I love Anne. I love how she strives for goodness, embodies true friendship, and endeavors to live by her principles. Although much has changed in Anne’s world she and Marilla have settled into a relationship of easy affection and mutual respect. In this outing we experience a string of events in Anne’s life over the course of two years picking up after she decides to put off college following the death of Matthew.
Like all new teachers Anne has some idealistic and rather unrealistic notions of what she can achieve, but that does not stop her from trying and eventually achieving a great deal. Not to worry though, our Anne continues to find herself in and out of scrapes including accidentally dyeing her nose red. It’s against the backdrop of teaching young minds that Anne seems to come into herself as an adult. By the end of the novel she has taught the three Rs, she has also learned how complicated life can be. Anne’s adventures include forming the Avonlea Village Improvement Society, meddling in her neighbor’s romance, and helping Marilla bring up two orphans at Green Gables.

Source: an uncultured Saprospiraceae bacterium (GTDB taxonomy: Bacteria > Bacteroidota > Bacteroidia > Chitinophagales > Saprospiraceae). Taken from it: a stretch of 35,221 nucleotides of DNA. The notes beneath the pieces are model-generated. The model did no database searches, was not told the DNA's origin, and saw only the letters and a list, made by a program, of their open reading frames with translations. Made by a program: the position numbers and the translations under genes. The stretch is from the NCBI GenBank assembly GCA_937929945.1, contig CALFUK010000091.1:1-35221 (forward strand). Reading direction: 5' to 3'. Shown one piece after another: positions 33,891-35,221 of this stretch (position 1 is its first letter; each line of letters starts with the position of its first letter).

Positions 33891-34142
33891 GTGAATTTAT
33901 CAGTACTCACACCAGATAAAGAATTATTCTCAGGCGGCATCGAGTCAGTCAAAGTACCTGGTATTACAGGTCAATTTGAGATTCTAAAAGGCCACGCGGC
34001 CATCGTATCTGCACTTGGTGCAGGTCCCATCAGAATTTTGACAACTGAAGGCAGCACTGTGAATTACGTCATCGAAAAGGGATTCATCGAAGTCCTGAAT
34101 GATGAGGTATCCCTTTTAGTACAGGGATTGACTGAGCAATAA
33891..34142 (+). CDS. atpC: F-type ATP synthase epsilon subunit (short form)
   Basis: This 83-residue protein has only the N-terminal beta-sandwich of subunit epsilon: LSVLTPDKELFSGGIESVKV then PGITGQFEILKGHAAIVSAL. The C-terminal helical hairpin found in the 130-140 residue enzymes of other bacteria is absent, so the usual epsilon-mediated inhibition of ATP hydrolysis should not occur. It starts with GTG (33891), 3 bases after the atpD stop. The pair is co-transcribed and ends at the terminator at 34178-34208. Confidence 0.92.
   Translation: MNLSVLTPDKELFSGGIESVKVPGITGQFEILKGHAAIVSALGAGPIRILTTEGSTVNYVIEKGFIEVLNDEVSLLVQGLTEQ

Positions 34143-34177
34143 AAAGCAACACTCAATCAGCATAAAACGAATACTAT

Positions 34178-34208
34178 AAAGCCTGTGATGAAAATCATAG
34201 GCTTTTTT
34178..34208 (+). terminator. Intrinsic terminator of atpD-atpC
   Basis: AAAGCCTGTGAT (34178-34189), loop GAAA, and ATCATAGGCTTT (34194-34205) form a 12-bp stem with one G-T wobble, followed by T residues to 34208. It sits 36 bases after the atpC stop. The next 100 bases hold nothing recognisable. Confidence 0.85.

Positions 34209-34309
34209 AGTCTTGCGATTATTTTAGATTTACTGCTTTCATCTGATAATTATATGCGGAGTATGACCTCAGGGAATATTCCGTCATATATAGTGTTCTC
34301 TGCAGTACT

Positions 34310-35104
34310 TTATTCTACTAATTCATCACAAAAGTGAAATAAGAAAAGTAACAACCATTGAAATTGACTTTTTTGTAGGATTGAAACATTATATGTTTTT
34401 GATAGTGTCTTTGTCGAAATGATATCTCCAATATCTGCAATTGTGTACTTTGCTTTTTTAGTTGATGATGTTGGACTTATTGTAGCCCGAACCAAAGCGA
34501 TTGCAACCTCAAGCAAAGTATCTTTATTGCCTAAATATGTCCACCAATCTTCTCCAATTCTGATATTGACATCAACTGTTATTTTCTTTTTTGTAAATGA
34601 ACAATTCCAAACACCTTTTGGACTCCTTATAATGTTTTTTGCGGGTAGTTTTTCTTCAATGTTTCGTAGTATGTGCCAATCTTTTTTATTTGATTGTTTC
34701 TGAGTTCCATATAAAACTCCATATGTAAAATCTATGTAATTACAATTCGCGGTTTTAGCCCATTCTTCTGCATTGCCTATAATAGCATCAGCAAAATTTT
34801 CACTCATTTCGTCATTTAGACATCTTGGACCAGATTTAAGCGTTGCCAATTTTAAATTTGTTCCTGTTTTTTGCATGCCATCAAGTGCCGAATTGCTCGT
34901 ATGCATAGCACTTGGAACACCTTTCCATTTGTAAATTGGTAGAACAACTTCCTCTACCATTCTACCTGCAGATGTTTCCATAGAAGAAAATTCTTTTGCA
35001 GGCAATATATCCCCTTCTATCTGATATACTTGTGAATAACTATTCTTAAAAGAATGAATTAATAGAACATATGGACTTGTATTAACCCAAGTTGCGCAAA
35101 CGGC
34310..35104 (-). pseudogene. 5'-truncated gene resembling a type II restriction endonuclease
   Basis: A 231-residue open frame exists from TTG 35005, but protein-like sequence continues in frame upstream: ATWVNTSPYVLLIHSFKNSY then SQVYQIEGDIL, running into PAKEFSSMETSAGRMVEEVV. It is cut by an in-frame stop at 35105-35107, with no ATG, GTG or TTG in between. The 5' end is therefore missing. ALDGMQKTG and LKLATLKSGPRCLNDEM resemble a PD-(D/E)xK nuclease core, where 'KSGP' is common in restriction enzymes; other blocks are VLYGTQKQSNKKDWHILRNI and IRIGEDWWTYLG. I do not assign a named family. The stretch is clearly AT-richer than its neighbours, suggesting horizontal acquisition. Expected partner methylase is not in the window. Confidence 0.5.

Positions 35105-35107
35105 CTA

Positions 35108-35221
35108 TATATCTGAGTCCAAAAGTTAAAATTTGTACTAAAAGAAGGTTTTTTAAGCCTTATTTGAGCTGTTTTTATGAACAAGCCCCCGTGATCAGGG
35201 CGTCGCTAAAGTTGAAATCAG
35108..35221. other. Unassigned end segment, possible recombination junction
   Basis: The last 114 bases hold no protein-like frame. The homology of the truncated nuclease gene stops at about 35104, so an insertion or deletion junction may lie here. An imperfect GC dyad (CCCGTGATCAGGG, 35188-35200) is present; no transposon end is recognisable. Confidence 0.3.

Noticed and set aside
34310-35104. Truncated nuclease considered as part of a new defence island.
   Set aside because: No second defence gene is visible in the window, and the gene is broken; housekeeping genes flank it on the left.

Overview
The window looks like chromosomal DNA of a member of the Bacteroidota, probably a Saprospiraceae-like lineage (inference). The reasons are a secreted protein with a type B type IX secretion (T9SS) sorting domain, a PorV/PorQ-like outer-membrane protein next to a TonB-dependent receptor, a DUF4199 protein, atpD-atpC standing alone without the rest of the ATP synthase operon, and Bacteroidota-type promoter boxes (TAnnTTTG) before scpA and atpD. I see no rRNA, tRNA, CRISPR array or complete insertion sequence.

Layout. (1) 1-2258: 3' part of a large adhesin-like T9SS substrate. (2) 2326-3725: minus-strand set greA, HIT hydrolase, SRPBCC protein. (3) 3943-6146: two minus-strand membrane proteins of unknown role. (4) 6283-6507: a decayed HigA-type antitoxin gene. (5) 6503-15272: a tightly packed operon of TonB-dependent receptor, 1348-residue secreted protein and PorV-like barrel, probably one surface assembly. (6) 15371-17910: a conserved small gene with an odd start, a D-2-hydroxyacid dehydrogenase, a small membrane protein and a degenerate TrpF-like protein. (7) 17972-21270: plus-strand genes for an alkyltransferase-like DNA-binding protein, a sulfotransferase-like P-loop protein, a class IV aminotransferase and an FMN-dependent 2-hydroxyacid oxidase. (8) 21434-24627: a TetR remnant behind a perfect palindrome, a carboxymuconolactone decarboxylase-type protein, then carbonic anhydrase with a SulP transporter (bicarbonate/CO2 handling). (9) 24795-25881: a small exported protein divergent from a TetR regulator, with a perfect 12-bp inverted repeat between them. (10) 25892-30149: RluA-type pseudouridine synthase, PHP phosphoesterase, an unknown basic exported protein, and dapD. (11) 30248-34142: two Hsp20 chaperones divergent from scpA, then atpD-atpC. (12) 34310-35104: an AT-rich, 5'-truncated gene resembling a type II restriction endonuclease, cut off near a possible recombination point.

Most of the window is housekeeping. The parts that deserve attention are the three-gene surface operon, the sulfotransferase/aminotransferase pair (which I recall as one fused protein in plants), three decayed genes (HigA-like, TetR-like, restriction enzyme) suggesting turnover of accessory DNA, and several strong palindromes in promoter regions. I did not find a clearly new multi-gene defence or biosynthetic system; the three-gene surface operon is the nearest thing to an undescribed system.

There’s an undeniable undercurrent in the book about romance. In fact, marriage and married life is one of the strongest elements of the book and the theme of communication in relationships between women and men and the danger of unhappiness caused by unresolved misunderstandings is played out over and over again in the various stories encapsulated in each chapter. Read more about this and my other thoughts over on my blog.